At what point does it become ok to then implant electrodes and or perform on stimulants. There are things that Air Force pilots use that I would not give to a gorilla. If it is chemicals then it is not a sport we are humans
        This is my knee jerk reaction But I honor the human condition

A sound rebuttle against this (5, Insightful)

hellfire (86129) | more than 6 years ago | (#24590105)

First, I read all three articles. Once you overcome that heart attack, allow me to rebuff this nonsense.

the NYT article and the summary say:
Before you dismiss this notion, consider what we're stuck with today. The system is ostensibly designed to create a level playing field, protect athletes' health and set an example for children, but it fails on all counts.

Exactly how does it fail on all accounts? Where is the proof of this allegation in this article? I don't myself see this as a broken system, so this statement is not self evident. If someone has some proof please provide it. To dissect this statement, I don't see athletes dropping dead in sports where steroids are banned, and I know plenty of kids who think Steroids are wrong. I also see that, at least in high schools, steroids are the exception, not the rule. I have however, seen stories of kids and athletes dropping dead from a steroid overdose, or running into emotional, or worse, legal, problems resulting from behavioral changes that current steroids are known to cause. So show me what's broken.

The rest of the article falls on it's face because it's making an assumption I don't see as being there.

The journal Nature, in an editorial in the current issue, complains that "antidoping authorities have fostered a sporting culture of suspicion, secrecy and fear"

If you read the Nature article, it's slant is more a rebuke of the drug testing authorities who are not open about their processes, and athletes who are having problems disputing drug tests. I agree with that, if you are accused of doping you have a moral right to contest that. But to me that doesn't give any weight to a pro doping stance.

If doping was allowed, would there be an increase in the rate of death and chronic illness among athletes? Would athletes have a shorter lifespan than the general population? Would there be more examples like the widespread use of performance-enhancing drugs in the former East-German republic? We do not think so. Only a small proportion of the population engages in elite sports. Furthermore, legalisation of doping, we believe, would encourage more sensible, informed use of drugs in amateur sport, leading to an overall decline in the rate of health problems associated with doping. Finally, by allowing medically supervised doping, the drugs used could be assessed for a clearer view of what is dangerous and what is not.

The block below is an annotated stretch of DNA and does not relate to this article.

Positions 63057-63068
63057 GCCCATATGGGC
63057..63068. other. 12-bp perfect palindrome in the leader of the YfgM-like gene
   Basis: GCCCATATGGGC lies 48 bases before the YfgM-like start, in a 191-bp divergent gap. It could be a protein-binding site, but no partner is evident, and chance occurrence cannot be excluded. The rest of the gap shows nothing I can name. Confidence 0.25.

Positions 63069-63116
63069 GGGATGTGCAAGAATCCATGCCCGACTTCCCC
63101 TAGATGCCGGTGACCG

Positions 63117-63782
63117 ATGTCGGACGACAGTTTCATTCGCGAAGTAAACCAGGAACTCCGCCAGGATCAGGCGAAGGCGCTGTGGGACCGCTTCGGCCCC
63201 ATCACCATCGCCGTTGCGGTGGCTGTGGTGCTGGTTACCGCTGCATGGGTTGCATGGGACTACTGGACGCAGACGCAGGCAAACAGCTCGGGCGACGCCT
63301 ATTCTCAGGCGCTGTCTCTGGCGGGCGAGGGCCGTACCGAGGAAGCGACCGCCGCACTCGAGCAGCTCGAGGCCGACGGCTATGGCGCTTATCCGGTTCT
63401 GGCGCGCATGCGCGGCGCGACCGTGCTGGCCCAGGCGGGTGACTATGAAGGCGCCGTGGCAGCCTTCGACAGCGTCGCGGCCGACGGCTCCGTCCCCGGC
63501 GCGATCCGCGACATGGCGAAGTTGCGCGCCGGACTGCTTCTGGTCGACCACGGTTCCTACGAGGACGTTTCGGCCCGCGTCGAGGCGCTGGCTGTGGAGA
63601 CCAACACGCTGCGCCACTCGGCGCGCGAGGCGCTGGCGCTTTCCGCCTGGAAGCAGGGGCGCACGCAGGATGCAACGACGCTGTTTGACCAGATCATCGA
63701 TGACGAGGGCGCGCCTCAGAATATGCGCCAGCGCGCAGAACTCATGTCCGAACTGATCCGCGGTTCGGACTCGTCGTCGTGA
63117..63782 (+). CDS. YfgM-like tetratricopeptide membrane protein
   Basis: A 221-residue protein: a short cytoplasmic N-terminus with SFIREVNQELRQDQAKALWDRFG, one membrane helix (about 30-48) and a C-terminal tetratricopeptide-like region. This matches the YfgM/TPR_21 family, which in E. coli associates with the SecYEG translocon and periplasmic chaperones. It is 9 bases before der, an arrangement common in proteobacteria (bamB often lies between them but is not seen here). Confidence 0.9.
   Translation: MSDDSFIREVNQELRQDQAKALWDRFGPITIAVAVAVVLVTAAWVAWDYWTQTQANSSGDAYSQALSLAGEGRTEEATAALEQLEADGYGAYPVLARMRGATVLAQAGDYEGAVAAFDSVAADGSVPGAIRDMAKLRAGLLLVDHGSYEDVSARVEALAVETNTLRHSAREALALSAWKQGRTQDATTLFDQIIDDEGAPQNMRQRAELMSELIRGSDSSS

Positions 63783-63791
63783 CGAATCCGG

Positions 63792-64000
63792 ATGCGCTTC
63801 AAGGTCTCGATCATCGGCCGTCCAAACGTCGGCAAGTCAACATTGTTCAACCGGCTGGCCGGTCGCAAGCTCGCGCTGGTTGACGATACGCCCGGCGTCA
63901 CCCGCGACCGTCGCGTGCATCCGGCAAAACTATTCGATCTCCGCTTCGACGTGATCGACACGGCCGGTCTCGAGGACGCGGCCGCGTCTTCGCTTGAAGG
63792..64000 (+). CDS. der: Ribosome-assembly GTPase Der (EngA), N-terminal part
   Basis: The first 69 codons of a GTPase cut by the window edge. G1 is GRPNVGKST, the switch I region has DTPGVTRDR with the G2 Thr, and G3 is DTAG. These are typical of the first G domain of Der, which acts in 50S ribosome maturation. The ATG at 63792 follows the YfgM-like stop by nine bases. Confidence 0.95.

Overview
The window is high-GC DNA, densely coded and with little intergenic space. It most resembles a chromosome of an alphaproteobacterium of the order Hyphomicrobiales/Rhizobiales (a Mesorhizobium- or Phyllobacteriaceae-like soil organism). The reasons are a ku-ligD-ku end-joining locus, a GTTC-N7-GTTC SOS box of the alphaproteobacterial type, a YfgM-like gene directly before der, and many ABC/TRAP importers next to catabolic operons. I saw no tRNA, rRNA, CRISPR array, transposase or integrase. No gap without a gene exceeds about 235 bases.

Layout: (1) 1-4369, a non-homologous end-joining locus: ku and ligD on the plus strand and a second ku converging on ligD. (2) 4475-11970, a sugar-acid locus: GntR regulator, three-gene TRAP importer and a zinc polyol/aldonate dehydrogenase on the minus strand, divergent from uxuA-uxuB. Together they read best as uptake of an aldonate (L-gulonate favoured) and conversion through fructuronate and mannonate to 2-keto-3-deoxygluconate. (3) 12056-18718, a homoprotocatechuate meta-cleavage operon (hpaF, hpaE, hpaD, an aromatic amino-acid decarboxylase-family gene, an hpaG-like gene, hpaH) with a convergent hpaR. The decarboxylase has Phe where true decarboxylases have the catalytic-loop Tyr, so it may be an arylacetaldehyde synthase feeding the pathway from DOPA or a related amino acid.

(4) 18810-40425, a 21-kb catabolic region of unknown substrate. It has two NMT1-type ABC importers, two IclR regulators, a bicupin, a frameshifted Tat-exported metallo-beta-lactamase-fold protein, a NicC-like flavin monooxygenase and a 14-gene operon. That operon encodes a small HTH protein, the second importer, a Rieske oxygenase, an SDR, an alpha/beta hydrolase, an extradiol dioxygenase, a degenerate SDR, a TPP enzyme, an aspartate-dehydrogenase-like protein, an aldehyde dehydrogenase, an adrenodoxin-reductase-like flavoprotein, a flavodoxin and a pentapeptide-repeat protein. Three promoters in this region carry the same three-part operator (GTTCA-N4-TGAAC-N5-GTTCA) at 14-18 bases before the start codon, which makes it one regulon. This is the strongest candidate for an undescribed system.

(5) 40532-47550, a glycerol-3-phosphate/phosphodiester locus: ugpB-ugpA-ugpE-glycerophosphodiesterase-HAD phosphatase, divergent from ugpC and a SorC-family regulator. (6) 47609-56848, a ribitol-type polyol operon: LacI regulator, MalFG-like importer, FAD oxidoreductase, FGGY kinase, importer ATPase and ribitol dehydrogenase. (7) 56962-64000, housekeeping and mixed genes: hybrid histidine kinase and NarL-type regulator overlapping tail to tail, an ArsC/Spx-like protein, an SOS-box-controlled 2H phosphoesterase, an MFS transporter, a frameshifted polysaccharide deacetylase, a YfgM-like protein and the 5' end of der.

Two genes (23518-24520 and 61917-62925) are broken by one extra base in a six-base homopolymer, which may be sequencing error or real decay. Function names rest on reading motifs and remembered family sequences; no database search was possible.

This is from the PDF. More false assumptions. Only a small proportion of the population engages in elite sports because only a few are gifted to play that sport. The point is that with doping, more may attempt to be just that gifted, and then you have an explosion of talent. Everyone wants to be like Mike, just shoot up and you will be! That will then lead to health problems and side effects that come from doping. Sure you are guaranteed to get muscles and improve your performance, but there's more to life than sports, and if you dope for sports, absolutely everything else suffers.

And it's not the kids and the athletes I really have a problem with when it comes to doping. The number one problem I have with doping are all the people surrounding kids and athletes who will pressure the kids to dope! Coaches with pride on the line (and maybe an increased paycheck), principals and superintendents trying to increase notoriety of their school district. Deans trying to increase enrollments. Endorsers promising big contracts for more touchdowns this season. The money chain will explode! All at the expense of he health of one kid who just wants to be badass and land a big contract. Other people get fat and rich at his expense. I absolutely abhor that possibility.

There are things in health science that are working to improve performance of athletes without doping. It's my understanding that doping not only gives you an unfair competitive edge, but also leads to health problems down the road. If that's not true, someone please dispute what I'm saying. But that's the basis for the ban country wide of Steroids. The last thing we need are mega corporations shoving athletic performance enhancing drugs down our gullets, because if you think prescription drugs are bad now..............